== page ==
What Color Are Your Eyes?
Talking with children about eye color is a great way to spur discussions about how we are the same, how we are different, and how vision is one of our five senses. You can also incorporate math concepts into the discussion by having children count and chart eye color variations of family, friends and classmates.
This activity worksheet will help you lead the discussion and build children’s understanding.
Vision, like physical development and speech, is not fully developed at birth. Here are some developmental milestones for parents and child care providers to watch for:
Birth to 4 months
A newborn’s eyes may wander or look cross-eyed because their ability to focus is not fully developed. Around three months of age an infant will begin to follow objects and reach for things.
You can help your child develop their ability to focus by talking with them as you move around the room and keeping toys within their focus range of eight to twelve inches. It is also helpful to alternate their crib position and your position while feeding to encourage them see and focus on things from different angles.
Five to seven months
Depth perception, the ability to judge near and far, develops during this stage. Children also start to develop eye-hand coordination as they discover ways to move their body.
You can encourage your child’s 3-D perception during this stage by offering them blocks and large spoons that they can hold and explore.
Eight to twelve months
Crawling enhances eye development and helps a child develop better eye-hand coordination.
Don’t rush your child into walking. Early walkers who do minimal amount of crawling may not learn how to use their eyes together with their bodies, so give infants opportunities to play and explore on the floor.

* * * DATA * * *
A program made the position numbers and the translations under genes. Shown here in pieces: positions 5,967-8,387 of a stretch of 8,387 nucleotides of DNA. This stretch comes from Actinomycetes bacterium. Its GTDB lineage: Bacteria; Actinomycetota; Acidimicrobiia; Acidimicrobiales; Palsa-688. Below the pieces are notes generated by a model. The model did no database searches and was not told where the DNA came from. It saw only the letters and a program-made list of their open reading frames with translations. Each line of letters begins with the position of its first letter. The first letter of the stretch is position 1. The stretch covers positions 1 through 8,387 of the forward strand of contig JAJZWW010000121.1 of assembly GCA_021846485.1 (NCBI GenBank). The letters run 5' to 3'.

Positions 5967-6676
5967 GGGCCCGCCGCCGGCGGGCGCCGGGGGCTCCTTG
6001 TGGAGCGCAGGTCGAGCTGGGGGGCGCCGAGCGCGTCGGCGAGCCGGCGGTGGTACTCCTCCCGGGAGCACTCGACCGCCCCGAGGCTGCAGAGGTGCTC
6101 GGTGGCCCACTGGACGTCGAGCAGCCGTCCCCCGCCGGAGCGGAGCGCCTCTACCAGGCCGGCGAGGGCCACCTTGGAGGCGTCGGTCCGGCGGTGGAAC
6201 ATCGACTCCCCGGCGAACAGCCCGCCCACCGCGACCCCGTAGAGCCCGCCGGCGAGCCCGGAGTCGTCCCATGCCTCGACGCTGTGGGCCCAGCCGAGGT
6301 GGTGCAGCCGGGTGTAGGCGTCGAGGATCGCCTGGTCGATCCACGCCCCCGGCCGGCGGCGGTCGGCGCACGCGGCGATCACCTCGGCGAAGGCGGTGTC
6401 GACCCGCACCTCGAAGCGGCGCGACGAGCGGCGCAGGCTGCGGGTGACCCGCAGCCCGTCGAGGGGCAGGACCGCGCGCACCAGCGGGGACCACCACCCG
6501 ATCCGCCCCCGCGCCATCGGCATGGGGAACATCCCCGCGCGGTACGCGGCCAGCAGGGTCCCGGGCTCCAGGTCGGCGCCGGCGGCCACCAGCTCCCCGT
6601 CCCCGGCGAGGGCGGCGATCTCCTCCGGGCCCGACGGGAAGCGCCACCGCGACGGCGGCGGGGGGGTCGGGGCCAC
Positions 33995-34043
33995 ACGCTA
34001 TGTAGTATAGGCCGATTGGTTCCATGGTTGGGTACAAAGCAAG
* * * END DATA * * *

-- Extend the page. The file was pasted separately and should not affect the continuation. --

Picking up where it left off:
One to two years
A child can judge distances and throw things with some precision by the time they reach their first birthday. By two years of age, their eye-hand coordination and depth perception is well developed and they are highly interested in looking at pictures and scribbling with a pencil or crayon.
Have blocks, balls, crayons and paper available to boost your child’s fine motor skills. Reading stories and looking at picture books together is another great way to help your child use their eyes to learn.
Warning signs that there may be a problem
Most babies do not experience vision problems, but seek advice from your pediatrician or optometrist if you notice any of the following:
- Excessive tearing – this may indicate blocked tear ducts
- Red or encrusted eye lids – this could be a sign of an eye infection
- Constant eye turning – this may signal a problem with eye muscle control
- Extreme sensitivity to light – this may indicate an elevated pressure in the eye
- Appearance of a white pupil – this may indicate the presence of an eye cancer